Friday, August 24, 2012

What are Mosquito Dunks?

As we know, mosquito larvae live in stagnant puddles of water.  It’s not the larvae that bite us, but the adults that emerge from areas in our yards like water gardens, flower pots, bird baths, rain gutters, rain barrels, old tires, tree holes, pet dishes, decorative ponds or anything else that will hold water for a few days.

Mosquito dunks have been used for over a decade in the US to kill mosquito larvae before they can turn into biting adults.   The dunks are made with Bacillus thuringiensis subspecies israelensis which is a naturally occurring soil bacteria used as a microbial insecticide to control the spread of vector-borne diseases.  According to the EPA this type of mosquito control does not harm people, pets, wildlife, or fish.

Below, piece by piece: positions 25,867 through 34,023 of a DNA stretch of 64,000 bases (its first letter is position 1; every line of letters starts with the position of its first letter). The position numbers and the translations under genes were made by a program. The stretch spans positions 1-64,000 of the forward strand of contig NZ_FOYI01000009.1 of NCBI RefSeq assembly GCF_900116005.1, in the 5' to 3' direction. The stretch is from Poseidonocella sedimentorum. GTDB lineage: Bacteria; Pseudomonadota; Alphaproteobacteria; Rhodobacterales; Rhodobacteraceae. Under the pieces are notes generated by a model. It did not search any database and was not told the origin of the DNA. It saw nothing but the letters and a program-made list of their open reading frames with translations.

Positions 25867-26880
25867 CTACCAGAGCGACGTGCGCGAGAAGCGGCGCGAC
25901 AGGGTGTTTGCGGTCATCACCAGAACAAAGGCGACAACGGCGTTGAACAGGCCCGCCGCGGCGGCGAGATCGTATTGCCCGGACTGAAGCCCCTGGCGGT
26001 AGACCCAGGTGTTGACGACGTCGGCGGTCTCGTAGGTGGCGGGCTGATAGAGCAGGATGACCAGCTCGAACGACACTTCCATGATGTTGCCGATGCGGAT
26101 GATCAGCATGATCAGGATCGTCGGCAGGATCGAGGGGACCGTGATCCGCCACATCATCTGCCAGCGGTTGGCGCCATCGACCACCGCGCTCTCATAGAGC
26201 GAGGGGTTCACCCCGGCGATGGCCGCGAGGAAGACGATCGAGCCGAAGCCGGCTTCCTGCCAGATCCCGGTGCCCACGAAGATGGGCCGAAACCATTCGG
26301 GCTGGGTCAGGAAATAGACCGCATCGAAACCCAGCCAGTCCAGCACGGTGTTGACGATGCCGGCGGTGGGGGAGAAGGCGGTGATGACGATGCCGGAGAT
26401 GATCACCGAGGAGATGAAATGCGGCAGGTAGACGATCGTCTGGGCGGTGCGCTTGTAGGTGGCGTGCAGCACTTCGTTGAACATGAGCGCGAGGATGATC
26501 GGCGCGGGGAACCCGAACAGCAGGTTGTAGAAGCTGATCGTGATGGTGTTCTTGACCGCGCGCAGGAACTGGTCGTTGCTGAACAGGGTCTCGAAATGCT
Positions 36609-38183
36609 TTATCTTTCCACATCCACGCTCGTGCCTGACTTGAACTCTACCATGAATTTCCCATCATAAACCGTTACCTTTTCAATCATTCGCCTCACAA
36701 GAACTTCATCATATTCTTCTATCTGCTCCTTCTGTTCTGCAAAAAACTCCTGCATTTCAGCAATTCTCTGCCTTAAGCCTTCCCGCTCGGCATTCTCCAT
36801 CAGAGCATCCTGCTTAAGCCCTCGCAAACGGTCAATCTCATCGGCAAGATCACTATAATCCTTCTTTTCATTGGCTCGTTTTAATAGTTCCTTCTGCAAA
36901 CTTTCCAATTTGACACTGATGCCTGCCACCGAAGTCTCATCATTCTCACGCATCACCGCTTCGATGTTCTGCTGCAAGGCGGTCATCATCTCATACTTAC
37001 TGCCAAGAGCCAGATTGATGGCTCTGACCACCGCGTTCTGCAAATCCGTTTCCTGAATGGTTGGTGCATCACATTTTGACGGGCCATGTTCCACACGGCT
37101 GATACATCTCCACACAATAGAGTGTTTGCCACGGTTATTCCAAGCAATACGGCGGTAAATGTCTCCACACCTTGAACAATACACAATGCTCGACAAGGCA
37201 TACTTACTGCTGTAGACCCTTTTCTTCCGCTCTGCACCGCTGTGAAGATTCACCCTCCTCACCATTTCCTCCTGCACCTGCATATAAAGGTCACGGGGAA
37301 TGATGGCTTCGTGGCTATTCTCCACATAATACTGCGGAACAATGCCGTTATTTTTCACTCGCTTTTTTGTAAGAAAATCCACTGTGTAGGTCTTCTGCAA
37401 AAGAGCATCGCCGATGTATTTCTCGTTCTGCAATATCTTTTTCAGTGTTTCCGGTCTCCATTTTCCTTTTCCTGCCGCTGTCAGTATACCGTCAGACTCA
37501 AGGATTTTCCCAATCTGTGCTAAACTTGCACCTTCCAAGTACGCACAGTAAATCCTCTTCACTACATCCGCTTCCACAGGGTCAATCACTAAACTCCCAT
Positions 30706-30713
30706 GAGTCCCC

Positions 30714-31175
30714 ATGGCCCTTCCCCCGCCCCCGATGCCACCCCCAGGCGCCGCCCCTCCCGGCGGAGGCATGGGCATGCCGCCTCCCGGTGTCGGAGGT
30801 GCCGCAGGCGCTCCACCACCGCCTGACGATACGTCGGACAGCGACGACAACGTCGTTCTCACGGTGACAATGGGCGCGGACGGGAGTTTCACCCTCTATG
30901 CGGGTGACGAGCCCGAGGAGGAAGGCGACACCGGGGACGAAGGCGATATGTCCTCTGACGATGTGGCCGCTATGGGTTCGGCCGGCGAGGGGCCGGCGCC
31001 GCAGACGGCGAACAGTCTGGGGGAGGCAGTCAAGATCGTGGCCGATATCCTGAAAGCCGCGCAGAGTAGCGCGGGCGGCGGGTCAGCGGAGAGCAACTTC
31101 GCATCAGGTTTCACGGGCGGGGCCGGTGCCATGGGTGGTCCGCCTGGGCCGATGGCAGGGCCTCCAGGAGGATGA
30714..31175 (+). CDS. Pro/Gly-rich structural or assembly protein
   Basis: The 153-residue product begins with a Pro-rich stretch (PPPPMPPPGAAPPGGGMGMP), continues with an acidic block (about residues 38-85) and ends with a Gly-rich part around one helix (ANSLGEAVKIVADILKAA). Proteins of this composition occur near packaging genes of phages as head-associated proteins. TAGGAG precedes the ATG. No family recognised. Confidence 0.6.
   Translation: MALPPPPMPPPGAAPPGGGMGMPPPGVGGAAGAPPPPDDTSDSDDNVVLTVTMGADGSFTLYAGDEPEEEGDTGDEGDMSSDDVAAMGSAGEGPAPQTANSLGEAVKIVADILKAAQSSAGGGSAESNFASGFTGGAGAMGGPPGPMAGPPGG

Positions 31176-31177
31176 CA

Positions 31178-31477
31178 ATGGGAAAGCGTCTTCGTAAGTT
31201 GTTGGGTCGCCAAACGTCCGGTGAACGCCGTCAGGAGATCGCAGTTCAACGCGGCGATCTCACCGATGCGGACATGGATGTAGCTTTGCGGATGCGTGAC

The dunks are easy to use, and can be found on line or at local stores.   They can be used in water gardens, flower pots, bird baths, rain gutters, old tires, water troughs rain barrels, decorative ponds, or any area that has standing water.  They may be safely used in animal drinking water troughs and bowls that don't have the water changed frequently.  If the water is changed every few days there is no need for the dunks.   Caution: Avoid contamination of feed and foodstuffs.  Do not use dunks in finished, treated human drinking water sources.
Of course the best way to get rid of mosquitoes is to eliminate the aquatic habitats known to produce them.   Many times even natural places like tree stumps, or holes in trees can produce mosquitoes.  The least preferred method of control, is killing the adult mosquito as this requires the use of broad-spectrum insecticides, which can be harmful to fish, birds and other animals.

Mosquitoes do have natural enemies such as bats, birds, and dragonflies, but they may not be effective control if they don’t have a suitable habitat nearby.   Gambusia, or the mosquito fish, are also known to eat mosquito larvae and could be put in ponds.  But these fish typically cannot survive in small puddles or standing water where the larvae survive.  

No comments:

Post a Comment